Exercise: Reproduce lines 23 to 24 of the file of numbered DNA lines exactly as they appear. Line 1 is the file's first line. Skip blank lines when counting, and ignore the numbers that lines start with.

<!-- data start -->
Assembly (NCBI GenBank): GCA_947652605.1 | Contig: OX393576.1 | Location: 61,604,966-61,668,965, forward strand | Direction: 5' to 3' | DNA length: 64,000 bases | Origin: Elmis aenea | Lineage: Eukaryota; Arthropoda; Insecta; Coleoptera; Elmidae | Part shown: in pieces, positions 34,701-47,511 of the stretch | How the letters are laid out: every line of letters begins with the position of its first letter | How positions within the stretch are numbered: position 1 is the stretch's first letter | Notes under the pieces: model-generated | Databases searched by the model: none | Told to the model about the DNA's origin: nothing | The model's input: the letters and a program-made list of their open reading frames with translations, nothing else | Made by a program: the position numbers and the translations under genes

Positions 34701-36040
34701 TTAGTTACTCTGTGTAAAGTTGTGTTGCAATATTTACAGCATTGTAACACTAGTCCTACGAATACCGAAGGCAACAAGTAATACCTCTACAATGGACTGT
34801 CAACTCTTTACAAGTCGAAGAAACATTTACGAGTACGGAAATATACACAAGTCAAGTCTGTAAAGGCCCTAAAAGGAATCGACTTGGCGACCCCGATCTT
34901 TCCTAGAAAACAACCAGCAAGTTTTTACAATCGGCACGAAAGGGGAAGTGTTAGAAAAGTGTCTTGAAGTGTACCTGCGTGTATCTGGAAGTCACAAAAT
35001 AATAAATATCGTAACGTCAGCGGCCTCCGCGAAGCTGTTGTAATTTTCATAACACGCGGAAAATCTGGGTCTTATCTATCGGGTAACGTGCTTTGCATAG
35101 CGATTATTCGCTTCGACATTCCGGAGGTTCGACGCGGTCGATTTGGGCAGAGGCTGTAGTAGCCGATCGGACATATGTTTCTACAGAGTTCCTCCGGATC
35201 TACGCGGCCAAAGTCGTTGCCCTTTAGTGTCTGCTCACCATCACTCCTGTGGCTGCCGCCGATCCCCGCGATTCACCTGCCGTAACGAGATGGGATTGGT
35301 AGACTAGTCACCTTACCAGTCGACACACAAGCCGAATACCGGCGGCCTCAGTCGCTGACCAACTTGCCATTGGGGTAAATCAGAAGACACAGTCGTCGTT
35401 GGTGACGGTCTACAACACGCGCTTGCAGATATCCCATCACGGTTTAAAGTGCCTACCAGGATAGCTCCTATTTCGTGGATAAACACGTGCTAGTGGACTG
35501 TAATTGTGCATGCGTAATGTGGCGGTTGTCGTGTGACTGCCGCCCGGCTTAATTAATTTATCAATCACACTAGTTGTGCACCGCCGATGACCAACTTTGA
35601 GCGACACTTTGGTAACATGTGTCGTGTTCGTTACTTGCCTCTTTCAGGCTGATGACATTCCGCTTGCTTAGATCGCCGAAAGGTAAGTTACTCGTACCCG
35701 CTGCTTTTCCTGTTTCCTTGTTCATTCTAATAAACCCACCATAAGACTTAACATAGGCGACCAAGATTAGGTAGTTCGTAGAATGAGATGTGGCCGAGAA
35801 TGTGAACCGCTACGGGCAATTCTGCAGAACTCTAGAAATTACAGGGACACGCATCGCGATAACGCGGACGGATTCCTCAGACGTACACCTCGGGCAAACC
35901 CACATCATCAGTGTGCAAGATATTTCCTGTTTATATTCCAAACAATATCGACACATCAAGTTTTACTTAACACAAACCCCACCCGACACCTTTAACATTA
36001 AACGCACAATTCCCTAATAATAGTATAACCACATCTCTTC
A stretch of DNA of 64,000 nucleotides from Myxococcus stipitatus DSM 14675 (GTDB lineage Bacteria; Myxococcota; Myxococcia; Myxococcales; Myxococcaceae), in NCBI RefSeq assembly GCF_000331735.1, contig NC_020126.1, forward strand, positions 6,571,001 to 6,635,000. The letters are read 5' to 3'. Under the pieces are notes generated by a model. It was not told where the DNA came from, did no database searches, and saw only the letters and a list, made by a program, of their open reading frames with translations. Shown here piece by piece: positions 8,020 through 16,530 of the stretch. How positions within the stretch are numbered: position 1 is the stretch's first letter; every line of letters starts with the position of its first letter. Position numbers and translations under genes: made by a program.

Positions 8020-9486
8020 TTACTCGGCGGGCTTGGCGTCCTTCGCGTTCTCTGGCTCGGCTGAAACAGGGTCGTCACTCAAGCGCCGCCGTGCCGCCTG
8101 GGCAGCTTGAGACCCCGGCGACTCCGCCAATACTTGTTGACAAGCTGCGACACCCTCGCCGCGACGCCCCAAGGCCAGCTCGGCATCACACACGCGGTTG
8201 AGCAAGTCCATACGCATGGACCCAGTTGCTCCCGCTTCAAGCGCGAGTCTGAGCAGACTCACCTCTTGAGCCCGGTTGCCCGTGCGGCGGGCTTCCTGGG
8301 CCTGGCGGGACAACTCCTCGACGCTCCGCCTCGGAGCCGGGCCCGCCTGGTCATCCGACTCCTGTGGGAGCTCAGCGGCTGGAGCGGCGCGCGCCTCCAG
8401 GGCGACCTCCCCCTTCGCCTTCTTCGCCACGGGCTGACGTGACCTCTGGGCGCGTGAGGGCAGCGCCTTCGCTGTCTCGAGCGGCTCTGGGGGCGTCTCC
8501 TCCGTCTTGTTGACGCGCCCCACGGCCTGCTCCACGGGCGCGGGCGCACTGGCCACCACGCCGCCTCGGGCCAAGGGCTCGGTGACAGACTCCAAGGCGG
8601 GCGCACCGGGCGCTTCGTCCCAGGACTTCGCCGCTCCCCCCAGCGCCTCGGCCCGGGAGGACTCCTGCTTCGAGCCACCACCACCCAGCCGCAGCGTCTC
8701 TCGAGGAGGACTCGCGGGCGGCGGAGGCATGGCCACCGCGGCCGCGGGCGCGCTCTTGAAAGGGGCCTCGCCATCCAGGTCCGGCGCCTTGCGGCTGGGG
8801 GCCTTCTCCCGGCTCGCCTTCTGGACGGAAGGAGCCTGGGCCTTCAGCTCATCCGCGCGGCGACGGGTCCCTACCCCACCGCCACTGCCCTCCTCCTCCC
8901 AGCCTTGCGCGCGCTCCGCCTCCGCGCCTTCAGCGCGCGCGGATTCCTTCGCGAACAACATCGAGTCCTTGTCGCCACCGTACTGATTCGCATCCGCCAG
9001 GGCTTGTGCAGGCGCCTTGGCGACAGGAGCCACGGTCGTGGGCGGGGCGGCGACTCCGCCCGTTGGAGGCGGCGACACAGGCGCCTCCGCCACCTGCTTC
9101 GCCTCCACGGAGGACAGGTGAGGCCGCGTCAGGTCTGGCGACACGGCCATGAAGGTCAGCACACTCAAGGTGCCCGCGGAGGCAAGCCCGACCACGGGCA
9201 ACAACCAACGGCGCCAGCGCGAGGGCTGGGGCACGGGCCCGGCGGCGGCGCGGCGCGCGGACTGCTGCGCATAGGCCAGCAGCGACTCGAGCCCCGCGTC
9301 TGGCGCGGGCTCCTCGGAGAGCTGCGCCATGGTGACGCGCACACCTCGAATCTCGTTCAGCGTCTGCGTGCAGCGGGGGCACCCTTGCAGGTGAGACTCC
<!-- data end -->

8401 GGCGACCTCCCCCTTCGCCTTCTTCGCCACGGGCTGACGTGACCTCTGGGCGCGTGAGGGCAGCGCCTTCGCTGTCTCGAGCGGCTCTGGGGGCGTCTCC
8501 TCCGTCTTGTTGACGCGCCCCACGGCCTGCTCCACGGGCGCGGGCGCACTGGCCACCACGCCGCCTCGGGCCAAGGGCTCGGTGACAGACTCCAAGGCGG